TOKYO (Reuters) - Shares of Japanese electronics makers Casio Computer Co. (6952.T) registered their biggest daily percentage loss in more than two decades on Friday after an unexpectedly weak growth forecast by the company triggered a wave of downgrades among brokerage firms.
Casio, the world’s ninth-largest digital camera maker, plunged by the daily limit of 400 yen or 16.5 percent to close at 2,025 yen, becoming the biggest percentage loser on the Tokyo bourse’s first section.
The loss, which shaved $931 million from its market value, was the biggest at least since 1984, according to Reuters data.
Another electronics maker with a bearish earnings outlook, Funai Electric Co. (6839.T), followed Casio lower, also falling by its daily limit.
The heavy sell-off in Casio shares came after the Tokyo-based company on Thursday forecast an operating profit of 53 billion yen ($440 million) for the business year to March 2008, well below a consensus of 62 billion yen in a poll of 16 analysts by Reuters Estimates, citing costs to develop W-CDMA mobile phones.
“Despite the favorable foreign exchange levels, the forecast is not something reassuring and investors are not keen to buy the stock,” said Masaki Iso, head of Japanese equities at Yasuda Asset Management.
Casio now makes CDMA-based phones, but it is planning to launch competing W-CDMA handsets, raising investor worries about its growing exposure to the mobile phone market, which is dominated by global giants such as Nokia NOK1V.HE, Motorola Inc. MOT.N and Samsung Electronics Co. (005930.KS).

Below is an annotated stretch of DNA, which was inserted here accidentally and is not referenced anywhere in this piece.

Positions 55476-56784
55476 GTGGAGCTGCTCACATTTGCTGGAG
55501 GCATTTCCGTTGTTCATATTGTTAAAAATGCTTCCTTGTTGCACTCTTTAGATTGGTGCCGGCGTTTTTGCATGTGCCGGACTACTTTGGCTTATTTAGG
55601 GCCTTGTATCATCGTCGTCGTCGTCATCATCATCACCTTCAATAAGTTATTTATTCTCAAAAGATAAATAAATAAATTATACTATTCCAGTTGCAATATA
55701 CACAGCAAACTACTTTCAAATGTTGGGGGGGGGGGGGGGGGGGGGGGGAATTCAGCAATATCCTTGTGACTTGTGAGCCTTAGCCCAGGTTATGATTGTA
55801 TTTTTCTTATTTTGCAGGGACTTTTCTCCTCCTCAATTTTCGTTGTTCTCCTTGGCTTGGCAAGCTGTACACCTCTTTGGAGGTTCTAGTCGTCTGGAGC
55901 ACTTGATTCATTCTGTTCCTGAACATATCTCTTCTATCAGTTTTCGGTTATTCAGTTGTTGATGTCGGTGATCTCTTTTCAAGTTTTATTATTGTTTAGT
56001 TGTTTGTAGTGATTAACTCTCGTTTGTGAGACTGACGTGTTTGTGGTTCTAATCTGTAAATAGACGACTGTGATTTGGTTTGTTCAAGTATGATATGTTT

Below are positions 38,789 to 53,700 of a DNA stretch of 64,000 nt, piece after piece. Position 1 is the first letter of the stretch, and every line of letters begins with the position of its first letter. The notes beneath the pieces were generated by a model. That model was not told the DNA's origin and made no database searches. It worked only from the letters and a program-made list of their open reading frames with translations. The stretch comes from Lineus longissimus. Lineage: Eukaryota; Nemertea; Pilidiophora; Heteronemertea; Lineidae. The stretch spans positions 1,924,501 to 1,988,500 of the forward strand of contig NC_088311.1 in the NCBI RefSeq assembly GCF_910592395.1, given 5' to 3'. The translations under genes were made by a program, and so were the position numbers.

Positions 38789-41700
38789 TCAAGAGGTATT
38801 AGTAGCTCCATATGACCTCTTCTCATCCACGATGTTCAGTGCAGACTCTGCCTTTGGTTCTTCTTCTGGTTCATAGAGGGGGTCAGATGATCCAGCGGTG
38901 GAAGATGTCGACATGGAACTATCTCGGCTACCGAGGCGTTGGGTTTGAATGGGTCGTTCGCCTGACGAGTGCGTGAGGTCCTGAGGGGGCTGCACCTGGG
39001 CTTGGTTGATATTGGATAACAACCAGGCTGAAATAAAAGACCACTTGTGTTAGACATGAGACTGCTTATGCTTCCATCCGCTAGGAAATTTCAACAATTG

Major Japanese mobile phone suppliers including NEC Corp. (6701.T) pioneered the third-generation (3G) mobile phone technology and had high hopes that the advanced devices would help them expand their global presence.
But most of them were forced to withdraw from overseas markets in recent years after failing to compete effectively with the leading manufacturers.
JP Morgan called Casio’s results a “negative surprise” and downgraded Casio’s shares to “neutral” from “overweight”, lowering its price target to 2,425 yen from 2,500 yen.
Other brokerage firms including Mizuho Securities also downgraded Casio.
Shares in TV and DVD recorder maker Funai Electric closed down 1,000 yen, or 10.7 percent, at 8,330 yen. On Thursday it reported an 11 percent drop in annual operating profit to 20.8 billion yen, hit by steep price falls, and forecast weaker-than-expected 5.9 percent growth this year.
Goldman Sachs cut its price target on Funai to 9,600 yen from 10,900 yen to reflect a tougher earnings outlook.
Funai’s liquid crystal display (LCD) TV operations, its major growth driver, needs to be watched carefully, given a halt in 32-inch panel price declines and an increase in procurement costs, Goldman said in a research note.
Unlike larger rival Sharp Corp. (6753.T), Funai buys LCD panels from outside suppliers and assembles them into finished products.
In an effort to focus resources on the key area of LCD TVs, Funai said it has withdrawn from its plasma TV business, a potential blow to Matsushita Electric Industrial Co. (6752.T) and other panel and TV makers in the plasma camp, which is already outnumbered by LCD panel and LCD TV manufacturers.
“Price declines (of plasma TVs) in major markets have been extremely fierce and we see few incentives to maintain our production,” Funai Electric Executive Vice President Yoshio Nakajima told an analysts’ meeting.
Plasma TV sales at Funai, which procured plasma panels from South Korea’s LG Electronics Inc. (066570.KS), came to 9.2 billion yen in the year ended March 31, or 5 percent of its total TV sales.
Funai also said it does not see its digital camera operations as its core unit any more and plans to let the business shrink gradually.